Open access peer-reviewed chapter

Bio-Chemical Aspects, Pathophysiology of Microalbuminuria and Glycated Hemoglobin in Type 2 Diabetes Mellitus

By Manjunatha B. K. Goud, Sarsina O. Devi, Bhavna Nayal and Saidunnisa Begum

Submitted: November 3rd 2011Reviewed: June 13th 2012Published: November 14th 2012

DOI: 10.5772/50398

Downloaded: 2115

1. Introduction

Diabetes mellitus is a chronic metabolic disorder characterized by hyperglycemia and derangement in protein and fat metabolism [1]. The worldwide prevalence of diabetes was approximately 2.8% in 2000 and is estimated to grow to 4.4% by 2030. Approximately 40% of patients with type 1 diabetes and 5 - 15% of patients with type 2 diabetes eventually develop end stage renal disease (ESRD), although the incidence is substantially higher in certain ethnic groups [2, 3]. The main risk factors for the development of diabetes are ethnic variations, changes in the food habits, obesity and altered lifestyles. However in type 2 diabetic patient additional factors, related or unrelated to diabetes plays an important role in causation of diabetic nephropathy such as hypertension, dyslipidemia, obesity and it has been named as metabolic syndrome [4]. There are mainly three types of diabetes which include Type 1 diabetes, Type 2 diabetes including a related condition called pre-diabetes and gestational diabetes. The occurrence of diabetic nephropathy varies with type of diabetes and highest risk indiviusuals are type 1 diabetics, but also type 2 diabetics have significant risk. The studies have shown that incidence of renal failure in type 1diabetes may be decreasing due to better preventive measures. However the incidence of renal complications in type 2 diabetes showed uprising [5-8] because type 2 diabetes accounts for at least 90% of all patients with diabetes. Thereby number of type 2 patients with nephropathy and ESRD exceeds those with type 1 diabetes overall.

Diabetic nephropathy is one of the most serious complication of diabetes and the most common cause of end stage renal disease. Advanced diabetic nephropathy is also the leading cause of glomerulosclerosis and end-stage renal disease worldwide. 20% to 40% of patients with diabetes ultimately develop nephropathy, although the reason why not all patients with diabetes develop this complication is unknown [9]. The combination of hypertension and diabetes is an especially dangerous clinical situation; both are risk factors as singly or in combination for micro vascular and macro vascular complications of diabetes and for diabetes-related mortality. It’s unfortunate that most of diabetics at the time of diagnosis will have hypertension and studies have shown that 50% of patients with diabetes and hypertension results in a sevenfold increase in mortality [10]. Concomitant nephropathy in patients with diabetes and hypertension results in a 37-fold increase in mortality.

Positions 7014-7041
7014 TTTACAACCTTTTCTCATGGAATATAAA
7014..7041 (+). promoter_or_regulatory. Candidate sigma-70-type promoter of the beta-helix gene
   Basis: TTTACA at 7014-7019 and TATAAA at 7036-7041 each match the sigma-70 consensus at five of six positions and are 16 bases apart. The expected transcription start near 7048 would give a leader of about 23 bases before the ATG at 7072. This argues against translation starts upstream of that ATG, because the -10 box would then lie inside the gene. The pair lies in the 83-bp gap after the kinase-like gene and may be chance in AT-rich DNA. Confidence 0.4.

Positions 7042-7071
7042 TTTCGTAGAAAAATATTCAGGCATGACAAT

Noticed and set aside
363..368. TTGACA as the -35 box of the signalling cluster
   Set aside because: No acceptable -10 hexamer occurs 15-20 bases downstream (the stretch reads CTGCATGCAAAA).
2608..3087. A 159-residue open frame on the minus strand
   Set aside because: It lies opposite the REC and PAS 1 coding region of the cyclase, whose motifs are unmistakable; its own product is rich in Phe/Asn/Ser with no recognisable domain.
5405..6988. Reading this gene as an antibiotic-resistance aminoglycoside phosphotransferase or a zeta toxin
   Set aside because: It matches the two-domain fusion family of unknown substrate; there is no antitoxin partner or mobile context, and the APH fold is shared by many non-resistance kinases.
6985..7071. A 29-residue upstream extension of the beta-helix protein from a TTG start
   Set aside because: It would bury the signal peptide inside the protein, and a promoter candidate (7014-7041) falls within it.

The main treatment dialysis and renal transplantation are costly [11, 12] and most of the poor patients cannot afford the same. Patients with type 2 diabetes undergoing maintenance dialysis require significantly higher financial resources than those suffering from nondiabetic end-stage renal diseases. Furthermore, this group of patients has a very poor prognosis on maintenance dialysis owing to extremely high mortality due to various cardiovascular events [13].

Is the diabetic nephropathy preventable, the answer is yes as diabetic nephropathy progresses from subclinical disease, through the earliest clinically detectable stage characterized by microalbuminuria i.e., urinary albumin 30 to 300mg/day to overt nephropathy with macroalbuminuria [14-16].The combination of strict glycemic control and various biochemical parameters in the form of microalbuminuria, glycated hemoglobin have decreased the occurrence of nephropathy.